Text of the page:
Harlem Tenants Worried About Building's Potential Environmental Issues
Owners of polluted buildings throughout the state could soon be subject to tougher disclosure rules. The push for a crackdown comes after tenants of a building in Harlem discovered that they have never been told about the property's environmental problems. NY1's Grace Rauh filed the following report.
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From the outside, one Harlem building looks like a storage facility. But inside, it is home to artists, who rent studio space. Some, though, have decided it is time to pack up.
"There are many who've already left," said Wilhelmina Grant, an artist who is a tenant in the building. "Some of them left skid marks."
After three years in the building, Grant is about to leave herself. She made the decision after learning a few months ago that hazardous waste was disposed on the site in the past. It was previously home to an industrial laundry and dry cleaner.
The state classified it a Superfund site in 1998. It says the site presents a "significant threat to the public health or the environment."
"I don't know if these vapors are harmful to me now or in the future," Grant said. "So for my health and for the health of people who visit me here, it's time for me to move on."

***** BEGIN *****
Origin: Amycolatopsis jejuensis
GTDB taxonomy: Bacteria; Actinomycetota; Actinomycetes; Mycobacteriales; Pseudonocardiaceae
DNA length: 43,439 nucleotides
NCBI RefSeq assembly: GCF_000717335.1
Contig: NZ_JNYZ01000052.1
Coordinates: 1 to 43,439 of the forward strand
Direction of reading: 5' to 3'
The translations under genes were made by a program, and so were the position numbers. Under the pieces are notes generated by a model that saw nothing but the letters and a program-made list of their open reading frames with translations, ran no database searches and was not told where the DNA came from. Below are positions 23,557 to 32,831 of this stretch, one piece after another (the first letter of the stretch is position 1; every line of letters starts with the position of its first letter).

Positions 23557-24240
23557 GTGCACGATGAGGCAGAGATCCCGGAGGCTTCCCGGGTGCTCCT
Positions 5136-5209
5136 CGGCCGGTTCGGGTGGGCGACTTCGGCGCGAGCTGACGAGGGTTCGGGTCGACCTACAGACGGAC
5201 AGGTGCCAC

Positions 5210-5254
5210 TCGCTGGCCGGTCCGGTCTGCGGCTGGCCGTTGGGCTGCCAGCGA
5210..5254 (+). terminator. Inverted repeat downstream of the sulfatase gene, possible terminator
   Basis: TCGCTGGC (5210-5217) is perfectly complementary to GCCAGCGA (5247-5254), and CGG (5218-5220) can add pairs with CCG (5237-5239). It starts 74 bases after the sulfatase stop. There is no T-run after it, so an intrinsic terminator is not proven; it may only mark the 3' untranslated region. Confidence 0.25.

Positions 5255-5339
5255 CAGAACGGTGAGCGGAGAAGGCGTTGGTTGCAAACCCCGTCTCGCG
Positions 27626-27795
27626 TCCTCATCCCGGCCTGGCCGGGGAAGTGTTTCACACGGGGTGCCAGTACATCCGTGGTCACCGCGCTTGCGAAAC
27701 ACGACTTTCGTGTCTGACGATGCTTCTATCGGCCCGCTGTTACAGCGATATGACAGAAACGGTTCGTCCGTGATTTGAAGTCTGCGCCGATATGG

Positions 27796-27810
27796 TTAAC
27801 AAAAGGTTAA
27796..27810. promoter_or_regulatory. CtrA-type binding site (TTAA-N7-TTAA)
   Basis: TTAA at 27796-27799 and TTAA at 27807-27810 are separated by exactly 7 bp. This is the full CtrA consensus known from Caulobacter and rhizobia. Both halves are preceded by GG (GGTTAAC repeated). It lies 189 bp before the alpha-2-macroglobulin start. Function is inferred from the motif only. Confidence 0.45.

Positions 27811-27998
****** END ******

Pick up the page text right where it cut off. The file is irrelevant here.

As far as State Sen. Bill Perkins is concerned, Grant and other tenants should have known the building had environmental problems.
"And why it was unknown is why we entered into the picture because they should have been told," Perkins said.
Perkins says this was allowed to happen because the people occupying the building were not actually renting from the building owner but from a tenant of the owner. Right now, landlords are only required to tell tenants, not sub-tenants, of potential environmental risks. Perkins is planning to introduce legislation to change that.
The legislation is still being drafted but it would require that tenants and sub-tenants be told that they are renting space in a toxic building. They would also have to be informed of the health risks associated with the site. In addition to that, the state senator wants the state to be able to enforce these new rules more effectively.
"There are thousands of Superfund sites around the state," said Peggy Shepard of West Harlem Environmental Action. "This legislation will enhance protection at all of those sites."
The building's owner said in a telephone interview with NY1 that he has no objection to the senator's legislation. He said that to the best of his knowledge, the owners complied with all rules and regulations.